Wachirpas means “land of the strong men The Achuar live off of the rainforest and are skilled hunters and fishers, but at the same time, they see themselves as the forest’s greatest protectors. Their spiritual connection with nature is based on maintaining harmony and equilibrium, ” and they raise their children according to these values.
S 2 34’20.16 W 76 48’19.51
My mother told me she is like a big tree: even though I am far away, she will always protect me.
Napoleon “Tiyua” Uyunkar
Shaman of the Wachirpas Community
Tiyua Uyunkar, a shaman in the Wachirpas community, was recently elected as President of the Achuar Nation of Ecuador. His father died in a war when he was 2 years old, and he was raised by his mother, with whom he shares a close relationship. His uncles, Entsakua and Rafael, are both shamans in other communities.
Cristina makes pottery using a mixture of clay and sand. She coils it into the shape of a bowl or pot, then smooths it using a piece of broken pottery. After letting it dry for at least one day, she paints it, using colored clay from the shores of the river. Once she’s done painting, she places the piece in the fire, later adding ash and wood to increase the heat. She uses a machete to remove it from the fire once it’s ready, and leaves it to cool. As the finishing touch, she varnishes it with a tree sap glaze.
I started learning pottery when I was about 12 years old. My mom taught me step by step how to makedifferent items.
The Sacred Garden
The chakra, or crop garden, is the woman’s sacred domain in Achuar culture. They grow a variety of plants for food, including plantains, bananas, sweet potatoes, papaya, peanuts, melons, and avocado — but most important of all is the yuca plant. Yuca, also called cassava or manioc, is a staple food of the Achuar.
To garden successfully, a woman must have a relationship with Arutam, the spirit of the forest. She does so by singing anents: personal prayers, sung very quietly, that refer to the plants as her children and encourage them to grow.
While men conduct the sacred coming-of-age ceremony in the forest, women conduct it in the garden. The ceremony involves drinking natem, a spiritual beverage that causes dreams and visions which are later interpreted by the shaman. The chakra is also the preferred place to give birth, since it guarantees women more privacy than their homes.
Grandmothers are the wise women that show us the way. You can always rely on your mother or grandmother to help you when you give birth. They help you the first or second time, and then you don’t need them anymore — you already know what to do.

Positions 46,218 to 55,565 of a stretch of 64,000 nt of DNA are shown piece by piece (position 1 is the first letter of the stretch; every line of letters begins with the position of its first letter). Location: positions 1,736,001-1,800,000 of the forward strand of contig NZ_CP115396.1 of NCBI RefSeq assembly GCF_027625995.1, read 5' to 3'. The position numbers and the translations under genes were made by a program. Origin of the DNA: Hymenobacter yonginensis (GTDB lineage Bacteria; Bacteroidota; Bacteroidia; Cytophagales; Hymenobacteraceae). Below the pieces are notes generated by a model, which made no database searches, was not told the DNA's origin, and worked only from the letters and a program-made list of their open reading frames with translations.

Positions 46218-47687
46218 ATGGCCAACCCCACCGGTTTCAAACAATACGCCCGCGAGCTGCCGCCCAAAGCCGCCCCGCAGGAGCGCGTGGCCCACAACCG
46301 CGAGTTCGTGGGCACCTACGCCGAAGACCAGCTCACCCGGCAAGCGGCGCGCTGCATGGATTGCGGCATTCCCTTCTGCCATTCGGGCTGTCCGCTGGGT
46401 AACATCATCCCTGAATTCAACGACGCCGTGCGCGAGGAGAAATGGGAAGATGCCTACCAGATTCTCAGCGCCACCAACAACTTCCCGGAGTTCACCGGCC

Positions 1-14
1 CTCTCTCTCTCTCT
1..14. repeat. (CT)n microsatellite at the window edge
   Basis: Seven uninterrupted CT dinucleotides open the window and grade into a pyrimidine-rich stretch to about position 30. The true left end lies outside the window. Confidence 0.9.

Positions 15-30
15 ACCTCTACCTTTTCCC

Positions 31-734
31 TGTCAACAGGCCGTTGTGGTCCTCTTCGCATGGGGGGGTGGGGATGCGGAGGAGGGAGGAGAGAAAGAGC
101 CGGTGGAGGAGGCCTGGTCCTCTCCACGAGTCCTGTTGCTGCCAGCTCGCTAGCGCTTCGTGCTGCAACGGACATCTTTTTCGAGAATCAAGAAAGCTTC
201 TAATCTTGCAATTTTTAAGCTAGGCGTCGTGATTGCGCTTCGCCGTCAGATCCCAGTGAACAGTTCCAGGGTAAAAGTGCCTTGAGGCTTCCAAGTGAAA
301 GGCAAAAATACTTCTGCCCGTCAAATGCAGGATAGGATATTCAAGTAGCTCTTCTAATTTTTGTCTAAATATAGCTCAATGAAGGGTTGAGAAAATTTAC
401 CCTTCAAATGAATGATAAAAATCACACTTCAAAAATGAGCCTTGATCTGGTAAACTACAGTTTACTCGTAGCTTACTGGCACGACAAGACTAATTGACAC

Chicha, a drink made from fermented yuca root, is very important for us.It is everything. We cannot live without it, because we are not used to drinking water like they do in the city. It quenches thirst and satisfies hunger, and it gives us energy. It has been our tradition for many generations.
Every morning, Achuar families wake up before dawn and gather to drink a stimulating guayusa tea. The guayusa ceremony is quality family time: a place for conversation, sharing dreams, asking questions, and educating the next generation. The day’s agenda is determined by these discussions. They drink a large amount of guayusa to induce vomiting — which the Achuar believe has a purifying effect.
The Achuar sing anents, mystical song-prayers, to communicate with their ancestors and the spirits of the forest. They sing in times of need, during the natem ceremony, in the garden, while engaging in crafts, and any time they need a blessing or spiritual guidance.
About the project
As a global leader in family history, we believe that every story counts. Across a diverse range of cultures and backgrounds, our lives and family traditions are shaped by the generations that came before us, and we all have much to learn from our ancestors.
People living in remote locations with limited access to modern technology don't have the tools to digitize their rich family histories, and they are often left unrecorded.
Our vision is to help create an ever-expanding database of these invaluable stories. Our teams will visit tribal communities around the world in order to use the tools we have developed to help preserve their family histories for future generations.
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